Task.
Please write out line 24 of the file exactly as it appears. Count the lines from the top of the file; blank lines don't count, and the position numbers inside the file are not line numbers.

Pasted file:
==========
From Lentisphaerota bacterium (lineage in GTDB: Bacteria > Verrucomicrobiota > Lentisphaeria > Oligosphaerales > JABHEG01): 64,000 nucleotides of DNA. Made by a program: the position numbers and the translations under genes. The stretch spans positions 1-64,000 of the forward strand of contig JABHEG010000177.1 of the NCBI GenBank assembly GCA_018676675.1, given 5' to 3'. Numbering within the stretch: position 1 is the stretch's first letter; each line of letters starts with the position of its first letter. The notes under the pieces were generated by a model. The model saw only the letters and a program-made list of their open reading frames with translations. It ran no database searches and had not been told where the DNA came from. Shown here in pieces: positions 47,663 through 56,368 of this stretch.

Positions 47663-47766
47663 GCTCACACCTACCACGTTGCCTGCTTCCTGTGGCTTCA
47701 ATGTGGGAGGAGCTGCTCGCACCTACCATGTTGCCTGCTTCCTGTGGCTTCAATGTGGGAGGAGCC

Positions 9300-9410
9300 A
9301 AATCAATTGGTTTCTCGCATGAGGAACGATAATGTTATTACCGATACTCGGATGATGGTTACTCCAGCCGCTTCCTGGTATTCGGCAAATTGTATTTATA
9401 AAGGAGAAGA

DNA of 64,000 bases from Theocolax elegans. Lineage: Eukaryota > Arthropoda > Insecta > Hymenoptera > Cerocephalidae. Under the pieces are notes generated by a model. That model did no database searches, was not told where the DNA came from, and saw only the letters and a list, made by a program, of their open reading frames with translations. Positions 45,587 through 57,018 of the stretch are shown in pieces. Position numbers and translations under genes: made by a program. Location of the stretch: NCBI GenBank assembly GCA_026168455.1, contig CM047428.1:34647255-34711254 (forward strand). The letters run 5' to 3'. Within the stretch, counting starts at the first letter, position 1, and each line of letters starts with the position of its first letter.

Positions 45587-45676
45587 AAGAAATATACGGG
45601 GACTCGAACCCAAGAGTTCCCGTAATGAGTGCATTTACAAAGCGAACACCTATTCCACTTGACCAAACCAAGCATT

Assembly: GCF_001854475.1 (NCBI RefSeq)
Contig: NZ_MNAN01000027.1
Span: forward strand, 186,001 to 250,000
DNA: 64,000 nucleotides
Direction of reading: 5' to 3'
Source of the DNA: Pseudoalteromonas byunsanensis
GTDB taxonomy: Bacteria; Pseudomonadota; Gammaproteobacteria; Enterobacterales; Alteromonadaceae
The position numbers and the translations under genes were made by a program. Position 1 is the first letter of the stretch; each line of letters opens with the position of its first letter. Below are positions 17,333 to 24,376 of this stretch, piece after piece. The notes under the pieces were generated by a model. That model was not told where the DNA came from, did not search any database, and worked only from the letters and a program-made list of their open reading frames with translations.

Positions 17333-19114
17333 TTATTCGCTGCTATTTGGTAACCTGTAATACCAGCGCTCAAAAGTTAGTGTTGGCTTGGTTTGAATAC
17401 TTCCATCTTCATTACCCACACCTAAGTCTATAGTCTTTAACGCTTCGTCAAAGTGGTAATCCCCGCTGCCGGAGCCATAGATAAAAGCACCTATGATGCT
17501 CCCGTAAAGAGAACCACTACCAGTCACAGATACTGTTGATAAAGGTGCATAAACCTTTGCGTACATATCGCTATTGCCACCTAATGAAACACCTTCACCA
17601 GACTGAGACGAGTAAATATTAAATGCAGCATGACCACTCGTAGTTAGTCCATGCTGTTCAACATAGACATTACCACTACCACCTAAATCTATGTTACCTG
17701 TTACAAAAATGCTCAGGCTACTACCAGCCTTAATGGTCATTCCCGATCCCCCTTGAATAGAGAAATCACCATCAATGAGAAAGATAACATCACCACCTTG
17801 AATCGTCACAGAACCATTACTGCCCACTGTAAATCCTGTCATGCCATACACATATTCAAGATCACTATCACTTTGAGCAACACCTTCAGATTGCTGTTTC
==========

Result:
17501 CCCGTAAAGAGAACCACTACCAGTCACAGATACTGTTGATAAAGGTGCATAAACCTTTGCGTACATATCGCTATTGCCACCTAATGAAACACCTTCACCA